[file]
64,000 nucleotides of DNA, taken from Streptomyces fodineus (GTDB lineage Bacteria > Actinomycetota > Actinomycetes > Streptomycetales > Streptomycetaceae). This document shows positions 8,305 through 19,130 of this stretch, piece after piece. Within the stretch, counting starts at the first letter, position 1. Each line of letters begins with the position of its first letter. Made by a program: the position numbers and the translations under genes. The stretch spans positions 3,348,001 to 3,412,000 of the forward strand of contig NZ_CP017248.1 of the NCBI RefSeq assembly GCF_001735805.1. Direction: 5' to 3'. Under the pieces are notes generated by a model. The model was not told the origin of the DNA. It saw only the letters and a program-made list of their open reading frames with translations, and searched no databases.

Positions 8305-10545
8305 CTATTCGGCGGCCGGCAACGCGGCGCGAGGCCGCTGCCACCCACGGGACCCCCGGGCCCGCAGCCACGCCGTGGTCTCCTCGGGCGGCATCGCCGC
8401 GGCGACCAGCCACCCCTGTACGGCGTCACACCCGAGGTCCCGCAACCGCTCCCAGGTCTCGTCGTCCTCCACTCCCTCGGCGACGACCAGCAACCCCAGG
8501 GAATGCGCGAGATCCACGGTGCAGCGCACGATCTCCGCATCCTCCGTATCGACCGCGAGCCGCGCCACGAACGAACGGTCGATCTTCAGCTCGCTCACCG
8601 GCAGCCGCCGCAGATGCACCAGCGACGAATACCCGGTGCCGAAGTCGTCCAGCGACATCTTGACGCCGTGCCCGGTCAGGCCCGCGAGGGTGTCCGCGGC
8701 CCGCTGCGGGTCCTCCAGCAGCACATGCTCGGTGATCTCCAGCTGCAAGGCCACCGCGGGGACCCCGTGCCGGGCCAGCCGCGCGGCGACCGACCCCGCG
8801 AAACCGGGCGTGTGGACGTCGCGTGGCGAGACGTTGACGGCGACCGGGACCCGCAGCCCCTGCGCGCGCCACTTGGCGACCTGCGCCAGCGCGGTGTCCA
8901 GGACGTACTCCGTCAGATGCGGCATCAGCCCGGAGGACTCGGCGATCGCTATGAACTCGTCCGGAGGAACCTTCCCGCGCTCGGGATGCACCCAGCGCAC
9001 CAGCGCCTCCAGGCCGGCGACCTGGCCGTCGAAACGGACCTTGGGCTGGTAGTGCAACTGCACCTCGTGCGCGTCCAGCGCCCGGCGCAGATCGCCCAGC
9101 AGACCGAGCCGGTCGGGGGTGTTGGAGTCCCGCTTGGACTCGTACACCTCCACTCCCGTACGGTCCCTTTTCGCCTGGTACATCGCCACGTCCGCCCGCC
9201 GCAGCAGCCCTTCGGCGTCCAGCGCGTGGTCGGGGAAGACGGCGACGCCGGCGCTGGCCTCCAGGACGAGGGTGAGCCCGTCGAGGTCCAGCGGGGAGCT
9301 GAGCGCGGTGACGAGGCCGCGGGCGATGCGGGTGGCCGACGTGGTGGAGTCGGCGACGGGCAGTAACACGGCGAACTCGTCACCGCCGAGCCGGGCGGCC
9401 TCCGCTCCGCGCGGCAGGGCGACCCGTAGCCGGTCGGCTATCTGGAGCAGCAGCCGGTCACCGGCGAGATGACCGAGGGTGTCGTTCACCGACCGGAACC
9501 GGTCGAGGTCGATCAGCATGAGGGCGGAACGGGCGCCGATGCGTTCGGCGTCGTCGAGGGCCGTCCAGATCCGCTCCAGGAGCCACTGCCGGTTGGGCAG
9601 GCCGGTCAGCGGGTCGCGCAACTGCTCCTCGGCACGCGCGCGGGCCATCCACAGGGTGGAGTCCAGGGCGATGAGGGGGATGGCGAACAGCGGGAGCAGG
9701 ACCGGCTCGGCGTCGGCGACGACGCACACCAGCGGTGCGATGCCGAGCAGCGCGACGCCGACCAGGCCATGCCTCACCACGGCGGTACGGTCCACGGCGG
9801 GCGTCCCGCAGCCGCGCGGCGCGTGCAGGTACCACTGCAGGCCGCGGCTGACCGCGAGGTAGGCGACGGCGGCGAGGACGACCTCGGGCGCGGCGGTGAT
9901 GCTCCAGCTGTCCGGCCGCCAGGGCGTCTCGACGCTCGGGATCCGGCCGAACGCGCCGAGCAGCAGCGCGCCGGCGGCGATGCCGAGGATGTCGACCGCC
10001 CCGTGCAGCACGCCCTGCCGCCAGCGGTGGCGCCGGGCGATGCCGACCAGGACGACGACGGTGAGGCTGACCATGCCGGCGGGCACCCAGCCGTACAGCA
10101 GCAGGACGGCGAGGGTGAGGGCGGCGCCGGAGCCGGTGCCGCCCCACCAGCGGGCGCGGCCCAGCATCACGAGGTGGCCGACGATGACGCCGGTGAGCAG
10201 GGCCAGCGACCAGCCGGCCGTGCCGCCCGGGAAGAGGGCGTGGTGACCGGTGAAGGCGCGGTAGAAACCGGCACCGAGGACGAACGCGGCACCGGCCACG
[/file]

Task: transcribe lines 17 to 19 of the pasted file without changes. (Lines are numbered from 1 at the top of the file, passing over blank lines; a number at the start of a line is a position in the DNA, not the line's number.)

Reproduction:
9701 ACCGGCTCGGCGTCGGCGACGACGCACACCAGCGGTGCGATGCCGAGCAGCGCGACGCCGACCAGGCCATGCCTCACCACGGCGGTACGGTCCACGGCGG
9801 GCGTCCCGCAGCCGCGCGGCGCGTGCAGGTACCACTGCAGGCCGCGGCTGACCGCGAGGTAGGCGACGGCGGCGAGGACGACCTCGGGCGCGGCGGTGAT
9901 GCTCCAGCTGTCCGGCCGCCAGGGCGTCTCGACGCTCGGGATCCGGCCGAACGCGCCGAGCAGCAGCGCGCCGGCGGCGATGCCGAGGATGTCGACCGCC